There are many options when it comes to mouth rinses, but the right choice is often unclear.
Often we hear questions from clients at our office in Brooklyn Heights about how to choose the correct mouth rinse.
Although there is no clear-cut answer to this question, there are many things to consider when shopping for a mouth rinse or wash.
The oral health section of your supermarket or pharmacy has a wide variety of mouth rinses, all claiming to be anti-plaque, alcohol free, or anti-gingivitis.
But which mouth rinse is right for you specifically? Are mouth rinses even necessary or is good brushing and flossing enough?
“There are three major categories [of mouth rinses], from a consumer perspective,” says Michelle Henshaw, DDS, MPH and assistant dean for community partnerships and extramural affairs at Boston University, Henry M. Goldman School of Dental Medicine.
These three categories of mouth rinses contain fluoride, anti-gingivitis, and anti-plaque mouth rinses, and cosmetic mouth rinse products.
Some of these products require a prescription, but many are served over-the-counter.
When shopping for mouth rinses and washes, it is best to abide by these three essential functions:
Fluoride-containing mouth rinses-
Fluoride helps to prevent tooth decay by helping your body strengthen enamel, which is the white, hard substance that covers teeth.
However, not many people will require a fluoride-containing according to Dr. Henshaw who says “you pretty much get that from your fluoridated toothpaste.”
“People with xerostomia (abnormal dryness of the mouth) might use this kind of mouth rinse, and there are other reasons, like dental caries (cavities),” says Henshaw.
While severe dry mouth can lead to a shift in the bacterial balance of your mouth, excess bad bacteria can lead to tooth decay.
Mouth Rinse to Freshen Breath-
There are loads of mouth rinses that designed specifically to freshen breath, but fail to deliver any further long-term dental health benefits.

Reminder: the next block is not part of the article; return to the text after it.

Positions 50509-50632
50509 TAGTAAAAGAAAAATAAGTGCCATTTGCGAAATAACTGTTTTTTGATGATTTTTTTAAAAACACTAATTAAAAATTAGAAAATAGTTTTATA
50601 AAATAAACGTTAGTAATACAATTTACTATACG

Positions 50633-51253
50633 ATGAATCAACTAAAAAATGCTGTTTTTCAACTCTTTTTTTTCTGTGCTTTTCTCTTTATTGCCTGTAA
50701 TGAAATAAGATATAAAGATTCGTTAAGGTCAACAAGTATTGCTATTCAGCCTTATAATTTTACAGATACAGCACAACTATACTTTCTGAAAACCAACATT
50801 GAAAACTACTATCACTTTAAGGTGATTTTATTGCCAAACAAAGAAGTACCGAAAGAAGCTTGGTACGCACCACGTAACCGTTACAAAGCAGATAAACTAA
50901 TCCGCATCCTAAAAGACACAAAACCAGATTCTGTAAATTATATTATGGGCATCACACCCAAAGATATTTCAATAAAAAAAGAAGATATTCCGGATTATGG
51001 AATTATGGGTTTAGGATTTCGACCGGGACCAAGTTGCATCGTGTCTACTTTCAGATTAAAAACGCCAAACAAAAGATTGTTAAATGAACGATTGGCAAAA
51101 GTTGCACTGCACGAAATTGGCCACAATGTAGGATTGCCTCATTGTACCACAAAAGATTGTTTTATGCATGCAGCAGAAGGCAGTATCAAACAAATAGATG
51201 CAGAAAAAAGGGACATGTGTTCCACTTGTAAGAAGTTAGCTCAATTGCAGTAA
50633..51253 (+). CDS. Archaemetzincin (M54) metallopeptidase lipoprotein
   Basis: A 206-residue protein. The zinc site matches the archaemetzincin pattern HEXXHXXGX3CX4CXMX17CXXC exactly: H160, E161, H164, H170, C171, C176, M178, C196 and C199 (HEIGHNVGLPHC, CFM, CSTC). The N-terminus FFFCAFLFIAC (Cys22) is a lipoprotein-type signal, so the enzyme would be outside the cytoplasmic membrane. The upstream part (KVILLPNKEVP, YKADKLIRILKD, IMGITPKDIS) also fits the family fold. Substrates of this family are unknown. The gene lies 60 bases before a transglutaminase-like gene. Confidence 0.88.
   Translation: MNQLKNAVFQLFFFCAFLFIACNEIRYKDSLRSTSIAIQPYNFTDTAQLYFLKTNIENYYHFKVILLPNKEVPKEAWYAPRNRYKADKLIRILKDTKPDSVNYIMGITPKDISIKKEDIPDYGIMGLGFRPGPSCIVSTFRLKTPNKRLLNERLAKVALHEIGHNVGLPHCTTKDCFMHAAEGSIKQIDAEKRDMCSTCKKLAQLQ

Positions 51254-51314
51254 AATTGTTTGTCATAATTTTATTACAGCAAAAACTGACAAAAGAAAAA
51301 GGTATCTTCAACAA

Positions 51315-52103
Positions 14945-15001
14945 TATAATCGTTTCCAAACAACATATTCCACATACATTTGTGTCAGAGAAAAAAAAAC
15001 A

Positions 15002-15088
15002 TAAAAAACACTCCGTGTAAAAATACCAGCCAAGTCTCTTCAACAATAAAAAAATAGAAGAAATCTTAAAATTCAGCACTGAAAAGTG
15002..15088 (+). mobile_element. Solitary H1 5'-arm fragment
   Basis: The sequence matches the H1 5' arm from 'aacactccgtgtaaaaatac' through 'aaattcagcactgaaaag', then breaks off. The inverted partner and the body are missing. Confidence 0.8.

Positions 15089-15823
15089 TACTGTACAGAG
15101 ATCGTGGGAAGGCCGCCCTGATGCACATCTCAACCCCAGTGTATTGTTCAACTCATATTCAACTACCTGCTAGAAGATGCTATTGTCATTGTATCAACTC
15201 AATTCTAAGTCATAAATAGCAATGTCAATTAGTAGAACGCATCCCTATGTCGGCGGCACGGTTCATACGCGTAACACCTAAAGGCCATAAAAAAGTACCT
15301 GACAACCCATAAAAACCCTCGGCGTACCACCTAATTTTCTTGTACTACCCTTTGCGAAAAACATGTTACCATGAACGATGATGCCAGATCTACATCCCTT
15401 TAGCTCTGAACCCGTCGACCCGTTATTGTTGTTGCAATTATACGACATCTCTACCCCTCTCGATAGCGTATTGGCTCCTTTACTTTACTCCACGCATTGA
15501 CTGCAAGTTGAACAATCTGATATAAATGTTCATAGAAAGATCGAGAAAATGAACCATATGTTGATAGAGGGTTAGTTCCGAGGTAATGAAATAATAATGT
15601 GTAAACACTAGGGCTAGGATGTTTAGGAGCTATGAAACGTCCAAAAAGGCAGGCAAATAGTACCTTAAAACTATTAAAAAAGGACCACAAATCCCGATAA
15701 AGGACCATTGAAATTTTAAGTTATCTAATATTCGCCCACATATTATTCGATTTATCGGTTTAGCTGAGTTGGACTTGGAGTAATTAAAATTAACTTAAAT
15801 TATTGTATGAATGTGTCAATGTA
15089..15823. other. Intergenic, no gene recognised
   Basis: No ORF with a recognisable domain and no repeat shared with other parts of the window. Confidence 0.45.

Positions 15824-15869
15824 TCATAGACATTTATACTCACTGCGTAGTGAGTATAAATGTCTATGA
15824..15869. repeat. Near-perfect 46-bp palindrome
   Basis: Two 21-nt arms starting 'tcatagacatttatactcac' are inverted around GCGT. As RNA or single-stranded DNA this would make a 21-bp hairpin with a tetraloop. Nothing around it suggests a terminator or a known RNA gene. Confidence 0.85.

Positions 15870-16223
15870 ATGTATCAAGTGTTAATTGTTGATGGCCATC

“Cosmetic rinses reduce mouth odors, or halitosis,” Henshaw says. “Some do kill bacteria for a short time, but there is no lasting health impact that you could ascribe to them.”
Anti-Plaque or Anti-Gingivitis-
“For adults, it’s a good idea to include this kind [of mouth rinse] with brushing and flossing,” Henshaw says.
There is no doubt that brushing and flossing are still essential to good oral health. However, the fact of the matter is that sometimes those two are just not enough.
Anti-plaque and anti-gingivitis rinses can vastly improve your dental care habits by killing harmful bacteria.
“If it has the American Dental Association (ADA) seal of approval that means that the claims made on the bottle have been verified by an independent scientific body,” Henshaw explains. “These rinses work by killing a different spectrum of bacteria than the breath-freshening rinses,” claims Henshaw.
It is best to keep these three major categories in mind when considering a mouth rinse or wash.
If you have any questions or would like to make an appointment with our dentists, Dr. Evelina Tolchinsky DDS or Dr. Inna Trogan DDS, then please call our office today! (718) 246-5677
Our dentists have served the residents of Brooklyn Heights, Fort Greene, Carroll Gardens, Cobble Hill, Dumbo, and all of our other surrounding New York communities for years.
You can find our office in the heart of beautiful Brooklyn Heights at 100 Pineapple Walk, Brooklyn, NY 11201